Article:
The cost of managing diabetes is going up all the time. And while pharmaceutical companies are doing a great job trying to develop new drugs, the overriding profit motive is sometimes prompting them to cut corners or suppress information that may prove to me inimical to their bottom line. A case in point is Avandia, which is now banned in many countries but still prescribed in the US, but with many caveats.
However, the safety of most diabetes drugs are time-tested — insulin was discovered in the early 1920s, and two of the other most commonly prescribed, metformin and sulfonylurea, have been around since the 1950s. Indeed, these drugs have five characteristics physicians look for in diabetes medications: few potential complications, safety, tolerability, ease of use and a low cost. (See my earlier post ‘Look to Older, Longer-Studied Treatments here.)
It’s not surprising, therefore, that Metformin, in combination or alone, remains the top choice for first-line treatment of type 2 diabetes because it demonstrates the best risk-benefit profile vs. other diabetes drugs, according to new data.
Most importantly, the newer drugs, which have no generic options, are significantly more expensive than older ones. One hundred metformin pills cost about $35.57, or 35 cents a pill, while 30 Januvia pills (a DPP-4 inhibitor) cost $192.52, or $6.42 a pill — nearly 18 times as much. Ask any diabetic and he’ll tell you why he shudders at the thought of taking the newer medication, especially if it’s out of pocket.
According to the new study, metformin, that has been around for more than 15 years, works just as well and has fewer side effects than a half-dozen other, mostly newer and more expensive classes of medication used to control the chronic disease, new Johns Hopkins research suggests.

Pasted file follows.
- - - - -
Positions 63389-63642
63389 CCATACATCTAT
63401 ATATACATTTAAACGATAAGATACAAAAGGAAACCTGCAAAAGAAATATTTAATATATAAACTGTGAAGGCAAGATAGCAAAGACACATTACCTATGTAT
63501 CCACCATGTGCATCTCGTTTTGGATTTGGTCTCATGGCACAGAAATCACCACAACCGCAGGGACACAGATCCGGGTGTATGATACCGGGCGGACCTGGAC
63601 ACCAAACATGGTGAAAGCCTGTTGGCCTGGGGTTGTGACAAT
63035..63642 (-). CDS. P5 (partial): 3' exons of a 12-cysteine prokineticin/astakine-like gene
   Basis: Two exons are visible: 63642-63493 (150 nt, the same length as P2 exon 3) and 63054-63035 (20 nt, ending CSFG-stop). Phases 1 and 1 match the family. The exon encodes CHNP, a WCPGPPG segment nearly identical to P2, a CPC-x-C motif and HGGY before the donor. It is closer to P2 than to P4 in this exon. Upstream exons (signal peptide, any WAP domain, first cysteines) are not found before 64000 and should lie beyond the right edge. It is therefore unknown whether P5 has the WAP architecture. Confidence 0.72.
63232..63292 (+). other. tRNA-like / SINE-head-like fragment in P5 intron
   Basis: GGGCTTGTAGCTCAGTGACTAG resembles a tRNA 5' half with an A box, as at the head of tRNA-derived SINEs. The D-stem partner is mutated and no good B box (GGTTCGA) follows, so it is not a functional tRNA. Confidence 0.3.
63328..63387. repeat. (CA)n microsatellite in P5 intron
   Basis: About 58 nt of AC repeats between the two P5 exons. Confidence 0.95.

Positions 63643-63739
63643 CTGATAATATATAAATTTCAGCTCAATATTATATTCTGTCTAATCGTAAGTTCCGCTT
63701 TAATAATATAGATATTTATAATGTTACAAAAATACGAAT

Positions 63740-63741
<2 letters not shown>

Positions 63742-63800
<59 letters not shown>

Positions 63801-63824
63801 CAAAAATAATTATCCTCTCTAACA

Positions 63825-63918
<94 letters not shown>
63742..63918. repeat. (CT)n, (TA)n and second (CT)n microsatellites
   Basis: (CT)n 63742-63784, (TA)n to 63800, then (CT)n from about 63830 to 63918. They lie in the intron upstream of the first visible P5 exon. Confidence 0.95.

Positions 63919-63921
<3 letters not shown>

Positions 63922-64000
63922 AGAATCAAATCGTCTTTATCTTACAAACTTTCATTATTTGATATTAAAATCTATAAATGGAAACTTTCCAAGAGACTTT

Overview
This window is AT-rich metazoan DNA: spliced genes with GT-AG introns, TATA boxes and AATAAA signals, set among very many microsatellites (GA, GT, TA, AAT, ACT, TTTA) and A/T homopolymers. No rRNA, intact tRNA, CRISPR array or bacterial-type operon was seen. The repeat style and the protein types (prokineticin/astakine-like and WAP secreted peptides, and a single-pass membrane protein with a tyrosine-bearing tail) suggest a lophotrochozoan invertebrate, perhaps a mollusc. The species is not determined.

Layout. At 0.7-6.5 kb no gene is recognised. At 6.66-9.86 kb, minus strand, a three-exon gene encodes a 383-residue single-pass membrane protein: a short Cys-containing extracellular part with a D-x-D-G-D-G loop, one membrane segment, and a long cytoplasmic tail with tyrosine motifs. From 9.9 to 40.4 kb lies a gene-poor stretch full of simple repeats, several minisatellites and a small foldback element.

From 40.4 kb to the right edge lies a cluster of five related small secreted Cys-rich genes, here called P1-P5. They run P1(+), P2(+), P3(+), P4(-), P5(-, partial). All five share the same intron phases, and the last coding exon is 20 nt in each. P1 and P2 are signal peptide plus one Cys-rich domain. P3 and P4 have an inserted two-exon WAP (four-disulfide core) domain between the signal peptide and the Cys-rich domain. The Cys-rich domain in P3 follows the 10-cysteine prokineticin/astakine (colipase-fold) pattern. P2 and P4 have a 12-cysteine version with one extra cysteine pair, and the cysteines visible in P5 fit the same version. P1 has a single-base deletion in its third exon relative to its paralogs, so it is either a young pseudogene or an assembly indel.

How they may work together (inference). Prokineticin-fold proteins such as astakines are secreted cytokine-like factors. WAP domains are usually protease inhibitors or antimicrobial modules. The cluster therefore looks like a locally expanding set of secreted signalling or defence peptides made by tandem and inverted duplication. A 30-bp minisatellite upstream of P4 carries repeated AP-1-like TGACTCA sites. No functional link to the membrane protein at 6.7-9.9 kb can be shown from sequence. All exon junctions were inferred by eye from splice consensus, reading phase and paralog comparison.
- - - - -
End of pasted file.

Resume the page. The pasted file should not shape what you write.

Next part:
In their report ‒ published online March 14 in the journal Annals of Internal Medicine ‒ the Johns Hopkins team found that metformin, an oral drug first approved by the US Food and Drug Administration (FDA) in 1995, not only controlled blood sugar, but was also less likely to cause weight gain or raise cholesterol levels.
“Metformin works for most people. It’s cheaper, there’s a generic form — it’s tried and true,” says study leader Wendy L. Bennett, M.D., M.P.H., an assistant professor in the Division of General Internal Medicine at the Johns Hopkins University School of Medicine. “Our study shows that even though there are all these newer drugs, metformin works just as well and has fewer side effects.”
The team looked at several popular classes of oral diabetes medication — metformin (sold as Glucophage, Fortamet and others), second-generation sulfonylureas (Amaryl, Glucotrol and more), thiazolidinediones (Avandia and Actos) and meglitinides (Starlix and Prandin) — and added two new classes of drugs, dipeptidyl peptidase-4 (DPP-4) inhibitors (Januvia and Onglynza) and glucagon-like peptide-1 (GLP-1) receptor agonists (Byetta and Victoza), which are given by injection.
Results indicated that most medications used as monotherapy yielded comparable decreases in HbA1c (about one absolute percentage point on average throughout the course of a study). Metformin alone, however, lowered HbA1c more than DPP-4 inhibitors alone, and any type of combination therapy reduced HbA1c by about one absolute percentage point more than monotherapy.
Weight loss with metformin was a mean 2.5 kg more vs. TZDs and sulfonylureas. Other data also showed that combination metformin and GLP-1 agonists induced greater weight loss than other combination therapies, but the researchers said evidence supporting this finding was weak.